Where the Water is Found Intracellular fluid—fluid inside the cells. Extracellular fluid—all the fluid outside the body cells. Intravascular fluid—fluid within the circulatory system. Interstitial fluid—fluid outside of the cell membranes but not within the circulatory system.
Percentage of total body weight due to water distributed into various fluid compartments.
Sodium (Na ) + Most prevalent cation in extracellular fluid. “Water follows sodium.” Important in transmission of nervous impulses. Hypernatremia is an abnormal increase in sodium. Hyponatremia is an abnormal decrease in sodium.
Potassium (K ) + Most prevalent cation in the intracellular fluid. Important in transmission of electrical impulses. Hyperkalemia is an abnormally high potassium level. Hypokalemia is an abnormally low potassium level.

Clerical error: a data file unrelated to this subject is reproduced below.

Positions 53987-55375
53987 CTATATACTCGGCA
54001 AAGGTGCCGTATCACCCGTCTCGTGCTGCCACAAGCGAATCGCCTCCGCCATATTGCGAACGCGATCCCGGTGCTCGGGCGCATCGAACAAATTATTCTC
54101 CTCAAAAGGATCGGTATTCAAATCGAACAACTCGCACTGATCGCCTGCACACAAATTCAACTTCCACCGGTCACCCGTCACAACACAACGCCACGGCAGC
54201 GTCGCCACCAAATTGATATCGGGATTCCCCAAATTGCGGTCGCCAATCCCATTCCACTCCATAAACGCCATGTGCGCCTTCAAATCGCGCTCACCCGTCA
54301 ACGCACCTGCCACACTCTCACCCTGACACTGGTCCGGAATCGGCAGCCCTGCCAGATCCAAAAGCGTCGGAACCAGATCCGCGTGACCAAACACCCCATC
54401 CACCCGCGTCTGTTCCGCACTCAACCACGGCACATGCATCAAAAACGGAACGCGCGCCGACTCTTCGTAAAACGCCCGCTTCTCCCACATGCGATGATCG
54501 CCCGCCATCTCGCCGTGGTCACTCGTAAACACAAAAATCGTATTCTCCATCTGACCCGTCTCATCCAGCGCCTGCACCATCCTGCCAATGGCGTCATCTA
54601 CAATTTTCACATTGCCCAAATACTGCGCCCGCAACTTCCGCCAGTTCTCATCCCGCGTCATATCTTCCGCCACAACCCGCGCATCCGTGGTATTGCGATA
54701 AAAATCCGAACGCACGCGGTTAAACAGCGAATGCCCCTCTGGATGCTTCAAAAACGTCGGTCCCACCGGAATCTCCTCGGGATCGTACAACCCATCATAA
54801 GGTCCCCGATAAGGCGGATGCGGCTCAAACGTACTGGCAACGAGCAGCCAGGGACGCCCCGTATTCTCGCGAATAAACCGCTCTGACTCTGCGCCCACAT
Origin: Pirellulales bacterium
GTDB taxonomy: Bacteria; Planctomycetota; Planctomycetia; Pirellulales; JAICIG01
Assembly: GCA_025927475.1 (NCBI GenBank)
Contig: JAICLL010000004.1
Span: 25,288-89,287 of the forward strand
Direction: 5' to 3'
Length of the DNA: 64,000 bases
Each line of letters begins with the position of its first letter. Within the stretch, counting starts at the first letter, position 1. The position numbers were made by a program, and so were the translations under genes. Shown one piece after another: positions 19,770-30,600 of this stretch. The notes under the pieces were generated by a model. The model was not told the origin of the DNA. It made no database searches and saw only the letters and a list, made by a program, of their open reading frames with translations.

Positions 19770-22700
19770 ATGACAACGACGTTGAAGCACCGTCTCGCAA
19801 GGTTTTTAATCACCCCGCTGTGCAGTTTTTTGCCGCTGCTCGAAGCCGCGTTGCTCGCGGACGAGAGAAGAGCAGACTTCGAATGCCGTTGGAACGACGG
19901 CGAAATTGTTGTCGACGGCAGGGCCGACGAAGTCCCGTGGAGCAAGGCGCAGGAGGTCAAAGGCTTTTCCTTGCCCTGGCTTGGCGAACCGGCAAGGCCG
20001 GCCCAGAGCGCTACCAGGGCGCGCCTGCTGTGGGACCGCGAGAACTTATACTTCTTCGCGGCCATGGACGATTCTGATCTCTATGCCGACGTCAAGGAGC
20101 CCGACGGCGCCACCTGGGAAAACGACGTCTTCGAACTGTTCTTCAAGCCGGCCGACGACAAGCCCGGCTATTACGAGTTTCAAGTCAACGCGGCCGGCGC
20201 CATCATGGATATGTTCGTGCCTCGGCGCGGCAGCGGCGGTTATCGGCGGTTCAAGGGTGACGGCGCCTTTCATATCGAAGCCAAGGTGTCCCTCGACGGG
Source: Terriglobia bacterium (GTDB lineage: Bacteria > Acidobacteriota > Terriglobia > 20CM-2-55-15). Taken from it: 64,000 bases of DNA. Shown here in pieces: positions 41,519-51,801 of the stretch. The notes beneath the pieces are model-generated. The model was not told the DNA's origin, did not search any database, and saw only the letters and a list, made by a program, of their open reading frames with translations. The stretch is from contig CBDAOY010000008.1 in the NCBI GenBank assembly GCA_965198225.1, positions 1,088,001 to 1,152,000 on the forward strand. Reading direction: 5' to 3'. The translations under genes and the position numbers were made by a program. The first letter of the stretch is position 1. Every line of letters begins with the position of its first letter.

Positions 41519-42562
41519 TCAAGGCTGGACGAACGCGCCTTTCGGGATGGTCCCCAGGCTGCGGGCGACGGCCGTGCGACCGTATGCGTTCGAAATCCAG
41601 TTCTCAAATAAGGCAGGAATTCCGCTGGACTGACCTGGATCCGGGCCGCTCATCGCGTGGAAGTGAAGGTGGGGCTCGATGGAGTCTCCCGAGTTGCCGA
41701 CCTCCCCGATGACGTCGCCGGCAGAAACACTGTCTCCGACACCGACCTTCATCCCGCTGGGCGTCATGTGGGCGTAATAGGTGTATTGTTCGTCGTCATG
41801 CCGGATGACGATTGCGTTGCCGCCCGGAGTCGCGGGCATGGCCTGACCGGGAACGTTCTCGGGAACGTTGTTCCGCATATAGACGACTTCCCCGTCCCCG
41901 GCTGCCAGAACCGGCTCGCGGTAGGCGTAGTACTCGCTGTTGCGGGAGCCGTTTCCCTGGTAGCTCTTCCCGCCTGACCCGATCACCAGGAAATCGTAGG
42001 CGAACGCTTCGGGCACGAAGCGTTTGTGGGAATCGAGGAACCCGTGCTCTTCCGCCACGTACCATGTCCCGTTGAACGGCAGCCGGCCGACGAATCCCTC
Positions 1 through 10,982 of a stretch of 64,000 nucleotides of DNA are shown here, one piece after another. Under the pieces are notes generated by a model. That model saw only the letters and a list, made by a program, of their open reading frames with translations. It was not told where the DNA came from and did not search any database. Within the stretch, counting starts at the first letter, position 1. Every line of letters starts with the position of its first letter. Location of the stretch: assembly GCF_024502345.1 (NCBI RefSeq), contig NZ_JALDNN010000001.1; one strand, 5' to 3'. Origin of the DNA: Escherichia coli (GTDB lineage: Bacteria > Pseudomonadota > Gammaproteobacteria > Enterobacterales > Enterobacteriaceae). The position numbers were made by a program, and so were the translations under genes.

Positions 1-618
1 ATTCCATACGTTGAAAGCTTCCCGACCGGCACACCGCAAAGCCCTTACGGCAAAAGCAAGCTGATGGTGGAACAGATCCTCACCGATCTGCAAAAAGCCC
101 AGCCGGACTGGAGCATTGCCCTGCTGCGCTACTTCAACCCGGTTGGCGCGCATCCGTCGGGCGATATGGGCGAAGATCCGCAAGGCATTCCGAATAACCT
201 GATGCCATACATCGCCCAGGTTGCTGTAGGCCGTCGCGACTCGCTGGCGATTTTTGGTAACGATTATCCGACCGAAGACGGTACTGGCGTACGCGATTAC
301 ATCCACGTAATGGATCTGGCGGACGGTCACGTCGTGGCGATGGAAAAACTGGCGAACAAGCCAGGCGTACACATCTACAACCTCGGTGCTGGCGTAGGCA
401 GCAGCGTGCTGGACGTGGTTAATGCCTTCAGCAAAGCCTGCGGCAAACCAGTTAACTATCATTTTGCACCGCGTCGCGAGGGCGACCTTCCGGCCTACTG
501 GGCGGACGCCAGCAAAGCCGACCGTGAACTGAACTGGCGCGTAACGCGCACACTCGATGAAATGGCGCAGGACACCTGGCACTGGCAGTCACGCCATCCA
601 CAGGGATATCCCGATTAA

Calcium (Ca ) ++ Plays a major role in muscle contraction as well as nervous impulse transmission. Hypercalcemia is an abnormally increased calcium level. Hypocalcemia is an abnormally low calcium level.
Magnesium (Mg ) ++ Necessary for several biochemical processes. Closely associated with phosphate. Hypermagnesemia is an abnormally increased level of magnesium. Hypomagnesemia is an abnormally decreased level of magnesium.
Diffusion is the movement of a substancefrom an area of greater concentration to an area of lesser concentration.
Types of Solutions Isotonic—solutions on opposite sides of a membrane are equal in concentration. Hypertonic—the concentration of a given solute is greater on one side of a membrane than the other. Hypotonic—the concentration of a given solute is less on one side of a membrane than the other.